Length: 90 minutes / 1.50 hours
Having done my fair share of hiking in the Colorado mountains, I know how deadly these rocky monuments can be. Meru (2015) highlights this in spades as it documents the conquering of one of the last untouched routes in professional mountain climbing. It’s no wonder such a daunting spire of rock remained un-summited from this approach, and this film highlights all the challenges that combine to make Meru as difficult as it is. Of course, because it’s a mountain climbing documentary, it follows most of the tropes and cliches common in the genre.
One of my biggest qualms with the mountain climbing genre of documentaries is how they all tend to be about the same progression of events. There’s always some storm that prevents the team from summiting. Somebody always gets injured. Success is always just out of reach. It also doesn’t help that there’s no way for the uneducated viewer to tell this slab of rock and ice apart from any other footage of rock and ice. Meru does manage to have a few moments to show the context of the climbers’ progress, even if they are few and far between.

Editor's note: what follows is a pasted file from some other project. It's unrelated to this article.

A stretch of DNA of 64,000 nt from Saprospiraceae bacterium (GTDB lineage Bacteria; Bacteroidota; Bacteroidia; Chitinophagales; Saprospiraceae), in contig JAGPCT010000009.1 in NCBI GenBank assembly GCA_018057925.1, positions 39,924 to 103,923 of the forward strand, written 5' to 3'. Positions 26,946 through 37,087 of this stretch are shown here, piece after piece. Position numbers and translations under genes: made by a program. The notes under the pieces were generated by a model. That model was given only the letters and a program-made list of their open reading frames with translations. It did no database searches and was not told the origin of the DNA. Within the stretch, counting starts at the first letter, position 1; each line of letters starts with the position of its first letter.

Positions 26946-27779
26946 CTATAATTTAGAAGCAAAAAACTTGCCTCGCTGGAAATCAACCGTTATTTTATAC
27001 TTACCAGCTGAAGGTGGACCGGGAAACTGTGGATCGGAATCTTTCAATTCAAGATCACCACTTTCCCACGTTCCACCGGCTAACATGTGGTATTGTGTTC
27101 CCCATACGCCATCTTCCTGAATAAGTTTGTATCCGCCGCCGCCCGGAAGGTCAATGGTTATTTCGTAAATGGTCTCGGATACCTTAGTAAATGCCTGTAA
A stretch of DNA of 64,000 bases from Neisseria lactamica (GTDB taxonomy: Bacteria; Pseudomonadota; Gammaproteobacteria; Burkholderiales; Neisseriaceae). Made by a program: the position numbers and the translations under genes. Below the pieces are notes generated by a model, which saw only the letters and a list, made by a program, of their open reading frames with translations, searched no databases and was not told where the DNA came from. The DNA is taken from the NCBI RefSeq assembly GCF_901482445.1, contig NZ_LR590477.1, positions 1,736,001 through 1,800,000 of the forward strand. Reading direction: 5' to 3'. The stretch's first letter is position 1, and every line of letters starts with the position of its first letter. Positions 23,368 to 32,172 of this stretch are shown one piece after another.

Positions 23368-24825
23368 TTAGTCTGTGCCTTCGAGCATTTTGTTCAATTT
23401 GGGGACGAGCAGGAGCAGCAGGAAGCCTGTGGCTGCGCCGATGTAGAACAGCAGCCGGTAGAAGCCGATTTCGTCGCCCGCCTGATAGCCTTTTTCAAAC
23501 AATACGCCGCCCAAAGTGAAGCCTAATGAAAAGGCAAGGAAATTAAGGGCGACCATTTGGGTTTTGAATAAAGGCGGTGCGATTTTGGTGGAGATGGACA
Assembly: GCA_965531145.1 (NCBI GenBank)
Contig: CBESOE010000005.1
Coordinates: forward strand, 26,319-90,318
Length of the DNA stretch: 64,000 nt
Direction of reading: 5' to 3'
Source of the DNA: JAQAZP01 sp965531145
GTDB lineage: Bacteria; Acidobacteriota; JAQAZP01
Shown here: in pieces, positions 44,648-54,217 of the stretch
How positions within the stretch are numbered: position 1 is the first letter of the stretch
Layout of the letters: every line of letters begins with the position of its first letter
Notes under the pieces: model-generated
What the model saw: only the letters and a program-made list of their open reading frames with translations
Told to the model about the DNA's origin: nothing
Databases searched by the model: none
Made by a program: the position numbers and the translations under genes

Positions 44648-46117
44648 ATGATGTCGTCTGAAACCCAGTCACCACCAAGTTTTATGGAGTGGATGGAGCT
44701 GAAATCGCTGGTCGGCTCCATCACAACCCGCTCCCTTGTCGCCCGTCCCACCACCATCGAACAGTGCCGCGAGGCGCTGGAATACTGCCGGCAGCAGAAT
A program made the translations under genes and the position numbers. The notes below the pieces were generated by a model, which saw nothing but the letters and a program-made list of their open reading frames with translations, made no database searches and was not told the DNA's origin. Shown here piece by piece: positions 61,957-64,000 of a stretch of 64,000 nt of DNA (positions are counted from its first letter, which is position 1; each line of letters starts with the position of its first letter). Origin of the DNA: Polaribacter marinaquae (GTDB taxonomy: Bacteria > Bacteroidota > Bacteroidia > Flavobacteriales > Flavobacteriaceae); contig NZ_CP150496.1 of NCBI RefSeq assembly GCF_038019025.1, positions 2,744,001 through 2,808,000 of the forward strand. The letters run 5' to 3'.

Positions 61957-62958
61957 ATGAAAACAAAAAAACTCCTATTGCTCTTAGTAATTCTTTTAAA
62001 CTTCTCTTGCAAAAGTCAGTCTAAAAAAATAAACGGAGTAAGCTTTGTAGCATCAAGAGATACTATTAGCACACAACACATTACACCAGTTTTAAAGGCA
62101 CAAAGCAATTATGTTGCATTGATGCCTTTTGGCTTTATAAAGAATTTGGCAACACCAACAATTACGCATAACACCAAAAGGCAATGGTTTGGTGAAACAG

I will admit that the achievement of these climbers is quite commendable. The task of ascending Meru’s “Shark Fin” seems like a fool’s errand, considering there must have to be easier routes to the top. The fact that this peak has been summited probably less than a dozen times since it was first climbed in 2001 does make this film that much more impressive. Not only did these guys climb the Shark Fin in less-than-ideal conditions, but they did so while also filming the incredible untouched beauty of the mountain.
A standard mountain climbing documentary about an insanely difficult route, I give Meru 3.5 stars out of 5.